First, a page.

Vienna, Lower Austria and Burgenland: strong players in the CENTROPE team

Vienna. Based on its economic potential, Vienna ranks amongst the strongest cities in Europe. Within CENTROPE, Vienna accounts for more than 40% of the gross domestic product of the whole Central European Region (according to 2007 Eurostat data) and thus acts as an economic hub featuring a wide range of service, financial and manufacturing enterprises. Roughly 150 international corporations use the Austrian capital as the control centre for their CEE activities, including global players such as Hewlett Packard, Eli Lilly or Siemens. Important international organisations such as UNO, UNIDO, IAEA or OPEC likewise reside here.

Lower Austria. Lower Austria benefits from its vicinity to the rapidly-growing markets of Central and Eastern Europe. Small and medium-sized companies represent the heart of the economy, being especially strong in the food, mechatronics and plastics sectors. Network and cluster activities foster innovation, research co-operation and internationalisation. Special clusters have been established for future-oriented industries, such as plastics, green building, automotive, logistics and food.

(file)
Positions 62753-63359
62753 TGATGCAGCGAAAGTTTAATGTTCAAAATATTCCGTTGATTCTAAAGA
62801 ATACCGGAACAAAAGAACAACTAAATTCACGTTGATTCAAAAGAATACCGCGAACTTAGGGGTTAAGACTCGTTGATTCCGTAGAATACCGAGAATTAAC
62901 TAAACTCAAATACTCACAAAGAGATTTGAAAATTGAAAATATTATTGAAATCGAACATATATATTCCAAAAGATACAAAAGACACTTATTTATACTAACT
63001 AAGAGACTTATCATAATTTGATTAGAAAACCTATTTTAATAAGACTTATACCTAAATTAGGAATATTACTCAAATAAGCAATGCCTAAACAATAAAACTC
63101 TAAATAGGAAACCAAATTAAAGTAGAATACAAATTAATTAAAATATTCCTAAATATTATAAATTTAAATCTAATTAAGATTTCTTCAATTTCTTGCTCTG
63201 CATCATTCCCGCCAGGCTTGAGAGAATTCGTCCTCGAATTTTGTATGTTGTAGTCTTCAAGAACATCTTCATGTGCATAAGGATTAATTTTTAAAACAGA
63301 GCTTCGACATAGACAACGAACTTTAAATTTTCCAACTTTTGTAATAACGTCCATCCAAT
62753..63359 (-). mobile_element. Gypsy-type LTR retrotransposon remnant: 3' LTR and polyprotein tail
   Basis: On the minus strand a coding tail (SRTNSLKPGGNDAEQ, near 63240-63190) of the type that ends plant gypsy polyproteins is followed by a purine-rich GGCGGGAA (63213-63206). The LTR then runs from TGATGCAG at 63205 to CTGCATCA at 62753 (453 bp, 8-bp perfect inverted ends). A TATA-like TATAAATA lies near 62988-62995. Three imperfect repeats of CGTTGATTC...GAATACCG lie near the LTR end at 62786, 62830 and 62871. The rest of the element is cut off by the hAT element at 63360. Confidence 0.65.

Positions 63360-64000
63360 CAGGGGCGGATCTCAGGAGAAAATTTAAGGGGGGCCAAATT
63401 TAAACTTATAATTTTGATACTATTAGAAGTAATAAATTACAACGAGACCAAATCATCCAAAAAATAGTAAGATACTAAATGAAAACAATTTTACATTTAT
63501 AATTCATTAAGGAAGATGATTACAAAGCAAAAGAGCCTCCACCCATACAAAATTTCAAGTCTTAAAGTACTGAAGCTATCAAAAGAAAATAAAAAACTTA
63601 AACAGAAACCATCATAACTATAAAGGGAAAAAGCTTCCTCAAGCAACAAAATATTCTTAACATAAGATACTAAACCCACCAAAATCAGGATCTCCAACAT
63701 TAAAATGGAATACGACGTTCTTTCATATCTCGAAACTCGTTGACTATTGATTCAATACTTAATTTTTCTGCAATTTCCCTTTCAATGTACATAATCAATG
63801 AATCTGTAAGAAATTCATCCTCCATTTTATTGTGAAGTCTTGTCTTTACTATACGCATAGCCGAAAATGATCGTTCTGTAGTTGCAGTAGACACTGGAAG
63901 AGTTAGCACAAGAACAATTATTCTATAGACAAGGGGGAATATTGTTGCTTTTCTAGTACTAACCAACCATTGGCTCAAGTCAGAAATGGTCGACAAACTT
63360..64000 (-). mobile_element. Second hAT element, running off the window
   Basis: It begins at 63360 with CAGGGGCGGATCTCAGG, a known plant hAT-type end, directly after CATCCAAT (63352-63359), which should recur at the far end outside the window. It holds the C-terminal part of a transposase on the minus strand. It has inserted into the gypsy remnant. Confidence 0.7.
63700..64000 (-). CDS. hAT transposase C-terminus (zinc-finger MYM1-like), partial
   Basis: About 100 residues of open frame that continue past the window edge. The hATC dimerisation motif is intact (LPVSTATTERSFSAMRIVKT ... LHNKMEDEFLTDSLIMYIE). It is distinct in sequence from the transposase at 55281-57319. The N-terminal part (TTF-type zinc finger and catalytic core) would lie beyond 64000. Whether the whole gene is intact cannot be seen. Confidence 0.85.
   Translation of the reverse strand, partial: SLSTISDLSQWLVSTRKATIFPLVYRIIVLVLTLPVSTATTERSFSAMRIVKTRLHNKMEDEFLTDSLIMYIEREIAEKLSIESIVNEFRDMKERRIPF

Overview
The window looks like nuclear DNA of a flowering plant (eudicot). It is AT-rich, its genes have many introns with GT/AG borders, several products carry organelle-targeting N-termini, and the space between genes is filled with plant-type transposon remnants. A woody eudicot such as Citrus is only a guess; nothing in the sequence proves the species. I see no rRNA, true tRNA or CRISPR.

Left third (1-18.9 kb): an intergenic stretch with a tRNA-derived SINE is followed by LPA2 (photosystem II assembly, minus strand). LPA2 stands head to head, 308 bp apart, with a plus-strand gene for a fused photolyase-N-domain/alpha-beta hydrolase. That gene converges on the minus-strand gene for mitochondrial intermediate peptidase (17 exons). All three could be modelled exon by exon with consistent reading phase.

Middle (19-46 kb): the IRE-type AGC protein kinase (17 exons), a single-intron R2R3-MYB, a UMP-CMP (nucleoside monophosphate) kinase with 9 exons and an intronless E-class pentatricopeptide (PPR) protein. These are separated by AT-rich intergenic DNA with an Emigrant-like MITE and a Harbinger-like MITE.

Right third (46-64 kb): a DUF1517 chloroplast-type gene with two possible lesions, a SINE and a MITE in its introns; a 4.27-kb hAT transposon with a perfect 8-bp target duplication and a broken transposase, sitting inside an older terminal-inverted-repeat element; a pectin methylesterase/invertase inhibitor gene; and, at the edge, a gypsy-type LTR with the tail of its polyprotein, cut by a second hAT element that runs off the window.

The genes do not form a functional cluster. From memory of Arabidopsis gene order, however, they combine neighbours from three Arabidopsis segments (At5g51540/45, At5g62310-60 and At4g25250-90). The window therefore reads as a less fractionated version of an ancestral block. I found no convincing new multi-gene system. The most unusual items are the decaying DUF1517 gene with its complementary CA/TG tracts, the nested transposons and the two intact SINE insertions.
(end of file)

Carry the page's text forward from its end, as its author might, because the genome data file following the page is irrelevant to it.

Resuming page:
Burgenland. Burgenland’s economy is sustainably boosted by the tapping of new markets, new occupational profiles and new jobs as well as by the strengthening of its top position in the fields of environment and energy. The federal province boasts favourable conditions for the production of energy and biomaterials from renewable resources, which are used in the packaging, cosmetics and automotive industries. Wind energy is another key aspect of Burgenland’s economy. Its 210 wind power plants generate two thirds of the federal province’s annual electricity demand. It is a medium-term objective to attain total self-sufficiency in power generation by 2013.